So, you might be wondering why this option is #6. Well, time equals money. I’ve seen this one too many times. If you have a friend who is a designer and says that they’d be happy to design your logo for free that’s great.

However, in most cases (in my experience) there are problems with this. Free isn’t sustainable so your ‘guy’ probably has a day job where they spend 8 - 10 hours every day designing things. The last thing they want to do at night is get home and work on designing your logo for free.

Some will. Some will take weeks if not months to deliver. And, dare you ask for a change … add a few weeks.

I don’t want to sound unfair here. Sometimes having a ‘guy’ will work out great and you get an awesome end result, for free, with no hassle. My experience, on numerous occasions has been different and so I’d place a value on the ‘free logo’ of at least a few hundred dollars in wasted time and frustration.

To avoid this, offer your 'guy' some reward. Something more than free. It shows you value their skills and acts as motivation. Of course, if you are paying your 'guy' then you should be able to agree to some project rules (like a deadline date) before they start.

7. Freelance & Agency Designed Logo's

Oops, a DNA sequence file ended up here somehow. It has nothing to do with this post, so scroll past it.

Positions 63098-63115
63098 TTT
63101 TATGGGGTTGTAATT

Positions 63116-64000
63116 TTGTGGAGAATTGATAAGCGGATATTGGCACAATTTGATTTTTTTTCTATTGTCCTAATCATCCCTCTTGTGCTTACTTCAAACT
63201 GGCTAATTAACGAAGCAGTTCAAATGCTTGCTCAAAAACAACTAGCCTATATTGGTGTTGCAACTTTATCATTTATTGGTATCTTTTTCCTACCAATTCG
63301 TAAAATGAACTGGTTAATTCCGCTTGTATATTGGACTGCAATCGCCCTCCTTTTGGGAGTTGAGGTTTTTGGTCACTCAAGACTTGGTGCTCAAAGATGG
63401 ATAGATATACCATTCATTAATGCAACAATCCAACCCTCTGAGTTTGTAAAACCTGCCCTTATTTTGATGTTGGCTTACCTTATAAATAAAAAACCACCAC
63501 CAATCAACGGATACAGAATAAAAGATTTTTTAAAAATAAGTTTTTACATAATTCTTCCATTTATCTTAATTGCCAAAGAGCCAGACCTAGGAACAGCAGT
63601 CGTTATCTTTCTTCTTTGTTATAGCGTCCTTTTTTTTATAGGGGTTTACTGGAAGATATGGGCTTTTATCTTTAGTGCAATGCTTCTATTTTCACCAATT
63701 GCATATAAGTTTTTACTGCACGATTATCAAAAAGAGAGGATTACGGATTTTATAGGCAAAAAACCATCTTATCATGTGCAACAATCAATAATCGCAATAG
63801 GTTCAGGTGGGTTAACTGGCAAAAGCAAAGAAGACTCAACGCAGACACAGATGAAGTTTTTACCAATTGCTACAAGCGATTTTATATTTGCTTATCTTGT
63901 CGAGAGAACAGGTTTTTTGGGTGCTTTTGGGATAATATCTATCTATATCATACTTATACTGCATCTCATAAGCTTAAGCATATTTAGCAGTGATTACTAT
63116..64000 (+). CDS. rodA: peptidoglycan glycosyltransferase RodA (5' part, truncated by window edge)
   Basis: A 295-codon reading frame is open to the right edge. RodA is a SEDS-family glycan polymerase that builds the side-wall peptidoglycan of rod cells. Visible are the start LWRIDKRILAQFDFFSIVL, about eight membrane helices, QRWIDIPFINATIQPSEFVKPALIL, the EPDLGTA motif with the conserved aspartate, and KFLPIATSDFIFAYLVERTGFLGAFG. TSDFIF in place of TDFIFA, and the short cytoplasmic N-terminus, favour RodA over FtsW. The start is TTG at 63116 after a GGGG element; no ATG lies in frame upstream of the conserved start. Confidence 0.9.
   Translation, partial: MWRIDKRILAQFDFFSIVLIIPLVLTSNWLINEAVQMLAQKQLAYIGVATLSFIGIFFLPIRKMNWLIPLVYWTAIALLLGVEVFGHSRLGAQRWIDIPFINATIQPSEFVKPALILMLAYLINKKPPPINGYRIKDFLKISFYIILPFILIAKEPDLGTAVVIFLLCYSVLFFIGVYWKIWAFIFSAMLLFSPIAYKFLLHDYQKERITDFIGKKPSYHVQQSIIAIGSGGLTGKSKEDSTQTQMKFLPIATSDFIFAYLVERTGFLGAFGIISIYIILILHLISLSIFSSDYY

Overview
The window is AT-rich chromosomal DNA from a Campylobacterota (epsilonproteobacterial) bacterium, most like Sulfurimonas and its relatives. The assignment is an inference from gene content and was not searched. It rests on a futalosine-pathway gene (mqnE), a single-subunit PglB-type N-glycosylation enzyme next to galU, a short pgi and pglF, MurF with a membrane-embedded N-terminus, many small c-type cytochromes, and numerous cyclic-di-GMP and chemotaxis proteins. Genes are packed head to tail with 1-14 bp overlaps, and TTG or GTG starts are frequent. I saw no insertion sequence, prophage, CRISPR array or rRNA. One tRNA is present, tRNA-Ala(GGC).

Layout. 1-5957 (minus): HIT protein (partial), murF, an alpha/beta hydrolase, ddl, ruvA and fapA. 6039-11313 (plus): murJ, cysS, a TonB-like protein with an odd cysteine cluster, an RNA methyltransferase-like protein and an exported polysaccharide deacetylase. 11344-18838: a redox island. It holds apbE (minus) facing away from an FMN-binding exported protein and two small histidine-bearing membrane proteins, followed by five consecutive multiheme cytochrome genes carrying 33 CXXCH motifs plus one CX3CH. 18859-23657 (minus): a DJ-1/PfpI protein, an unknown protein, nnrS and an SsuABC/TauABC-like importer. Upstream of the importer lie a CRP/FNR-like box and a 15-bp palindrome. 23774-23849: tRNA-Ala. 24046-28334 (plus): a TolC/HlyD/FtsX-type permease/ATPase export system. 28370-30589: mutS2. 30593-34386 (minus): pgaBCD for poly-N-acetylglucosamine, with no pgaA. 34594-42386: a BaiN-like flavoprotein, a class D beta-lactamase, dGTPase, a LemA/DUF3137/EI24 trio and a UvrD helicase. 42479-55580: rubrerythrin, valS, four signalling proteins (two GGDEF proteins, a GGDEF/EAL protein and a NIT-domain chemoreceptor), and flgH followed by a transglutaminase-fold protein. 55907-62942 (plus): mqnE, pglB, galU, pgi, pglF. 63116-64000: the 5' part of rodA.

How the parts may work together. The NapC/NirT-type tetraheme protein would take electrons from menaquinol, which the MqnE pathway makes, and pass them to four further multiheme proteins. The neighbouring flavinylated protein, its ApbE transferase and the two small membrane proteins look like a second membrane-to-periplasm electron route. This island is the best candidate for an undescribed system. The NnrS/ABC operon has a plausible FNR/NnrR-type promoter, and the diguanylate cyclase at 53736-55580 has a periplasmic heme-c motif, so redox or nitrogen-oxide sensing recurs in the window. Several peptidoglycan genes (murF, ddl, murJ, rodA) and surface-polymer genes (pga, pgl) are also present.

This is where logo design can get expensive. You’ll generally end up with a superior product than in the methods described above but you’ll pay for the designers time to work with you, understand your brief, think hard about the best direction to go in and how the logo design fits in with the overall brand style.

If you are just starting a startup you could consider this option and get quotes for logo designs but, you should also consider your available budget as well as all the other things you’ll need to do in order to launch your startup.

Could the money be better spent on a copywriter to write higher converting headlines? Better landing pages? More Adwords clicks?

Wrapping It Up

Great logos pay for themselves over and over again. It is often the first thing a customer sees when interacting with your company. It instills trust and helps to position your brand. It helps identify you.

A great brand can also make a startup defensible.

Why then would a startup scrimp and save on a cheap logo design?

If your startup solves a big problem for people then they’ll forgive you for your MVP logo in the early stages. Once you’ve validated your startup idea you’ll probably have the money to invest properly in option #7 and have a logo, and brand, designed that will position you correctly and will last for many years.